Just Kool it

Famed architect Rem Koolhaas says a lot of smart things in this WAPO sitdown. Here he responds to a question about cities in the age of cyberspace and smart technology like self-driving cars and the Internet of Things becoming large neural networks that will develop their own mind and consciousness:

Koolhaas: If we simply let cyberspace run its course to a future determined by Silicon Valley, those libertarian-minded engineers will paradoxically lead us to cities shackled by algorithmic conformity. It would be a neural network, yes, but one that operates in lock step.

Like many of my friends, I am a car fanatic. So we have been looking very closely at the development of self-driving cars. What we know without hesitation is that self-driving cars will only work at the price of total conformity of every member of society. Such a system of mobility will depend on everyone behaving with no exceptions. As exemplified by self-driving cars, there is a built-in authoritarianism in this managed space of flows we call cyberspace.

More and more people are becoming uncomfortable with such a future.

He also thinks LA is the protype city of the future.

Image: De Rotterdam mixed use towers, next to the Erasmus Bridge, by OMA

Approaching your commute

It’s one thing to say, “It’s not a bad drive, all considering,” or to actually mean it when you boast, “It’s usually less than an hour each way,” such have we arranged our difficulties that status, relative isolation, and even our means of transport characterize self-worth as much as taste or wit. And this is self-perception, generated through the lens of the times in which we live. Over a barrel, sacrifice of one’s happiness can go all but unnoticed such that alternatives can never be considered, much less under the motivation of broader, planetary considerations. It’s just not possible for many to think about doing something different because of carbon emissions or global warming. For better or worse, it has to be personal:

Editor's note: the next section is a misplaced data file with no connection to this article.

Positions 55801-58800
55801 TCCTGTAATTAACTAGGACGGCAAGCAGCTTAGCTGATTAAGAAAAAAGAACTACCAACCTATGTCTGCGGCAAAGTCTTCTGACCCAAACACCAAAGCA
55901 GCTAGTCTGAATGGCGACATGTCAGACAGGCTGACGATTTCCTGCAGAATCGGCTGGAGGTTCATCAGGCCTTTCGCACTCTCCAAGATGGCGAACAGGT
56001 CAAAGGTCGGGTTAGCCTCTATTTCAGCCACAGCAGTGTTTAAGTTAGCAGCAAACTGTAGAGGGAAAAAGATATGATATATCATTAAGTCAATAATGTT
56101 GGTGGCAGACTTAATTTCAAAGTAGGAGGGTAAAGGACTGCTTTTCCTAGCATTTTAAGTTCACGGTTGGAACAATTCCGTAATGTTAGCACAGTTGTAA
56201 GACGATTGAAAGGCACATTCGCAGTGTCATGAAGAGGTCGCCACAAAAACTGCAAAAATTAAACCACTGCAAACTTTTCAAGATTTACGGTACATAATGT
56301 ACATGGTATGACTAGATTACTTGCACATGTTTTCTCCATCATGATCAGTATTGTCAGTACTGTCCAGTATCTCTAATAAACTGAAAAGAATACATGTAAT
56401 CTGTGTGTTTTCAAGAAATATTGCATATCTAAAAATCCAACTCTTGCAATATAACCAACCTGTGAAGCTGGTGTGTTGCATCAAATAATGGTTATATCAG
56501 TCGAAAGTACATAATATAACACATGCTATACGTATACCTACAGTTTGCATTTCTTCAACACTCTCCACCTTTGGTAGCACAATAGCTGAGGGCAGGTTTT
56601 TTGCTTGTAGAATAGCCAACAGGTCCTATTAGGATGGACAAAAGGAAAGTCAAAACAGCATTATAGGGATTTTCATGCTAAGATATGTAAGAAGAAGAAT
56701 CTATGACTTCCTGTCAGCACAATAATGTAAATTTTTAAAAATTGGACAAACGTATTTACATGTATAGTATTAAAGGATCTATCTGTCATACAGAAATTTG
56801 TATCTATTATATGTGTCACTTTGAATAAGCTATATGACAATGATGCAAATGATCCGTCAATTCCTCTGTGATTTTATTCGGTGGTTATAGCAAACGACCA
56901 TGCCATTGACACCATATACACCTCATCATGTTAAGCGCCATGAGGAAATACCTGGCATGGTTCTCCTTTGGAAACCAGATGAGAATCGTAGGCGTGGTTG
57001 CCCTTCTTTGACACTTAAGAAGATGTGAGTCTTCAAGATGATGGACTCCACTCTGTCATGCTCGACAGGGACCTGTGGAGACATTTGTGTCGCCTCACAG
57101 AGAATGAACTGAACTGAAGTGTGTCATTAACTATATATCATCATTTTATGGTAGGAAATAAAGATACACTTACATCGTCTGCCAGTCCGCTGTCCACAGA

The majority of mortals, Paulinus, complain bitterly of the spitefulness of Nature, because we are born for a brief span of life, because even this space that has been granted to us rushes by so speedily and so swiftly that all save a very few find life at an end just when they are getting ready to live. Nor is it merely the common herd and the unthinking crowd that bemoan what is, as men deem it, an universal ill; the same feeling has called forth complaint also from men who were famous. It was this that made the greatest of physicians exclaim that “life is short, art is long;” it was this that led Aristotle, while expostulating with Nature, to enter an indictment most unbecoming to a wise man—that, in point of age, she has shown such favour to animals that they drag out five or ten lifetimes, but that a much shorter limit is fixed for man, though he is born for so many and such great achievements. It is not that we have a short space of time, but that we waste much of it. Life is long enough, and it has been given in sufficiently generous measure to allow the accomplishment of the very greatest things if the whole of it is well invested. But when it is squandered in luxury and carelessness, when it is devoted to no good end, forced at last by the ultimate necessity we perceive that it has passed away before we were aware that it was passing. So it is—the life we receive is not short, but we make it so, nor do we have any lack of it, but are wasteful of it. Just as great and princely wealth is scattered in a moment when it comes into the hands of a bad owner, while wealth however limited, if it is entrusted to a good guardian, increases by use, so our life is amply long for him who orders it properly.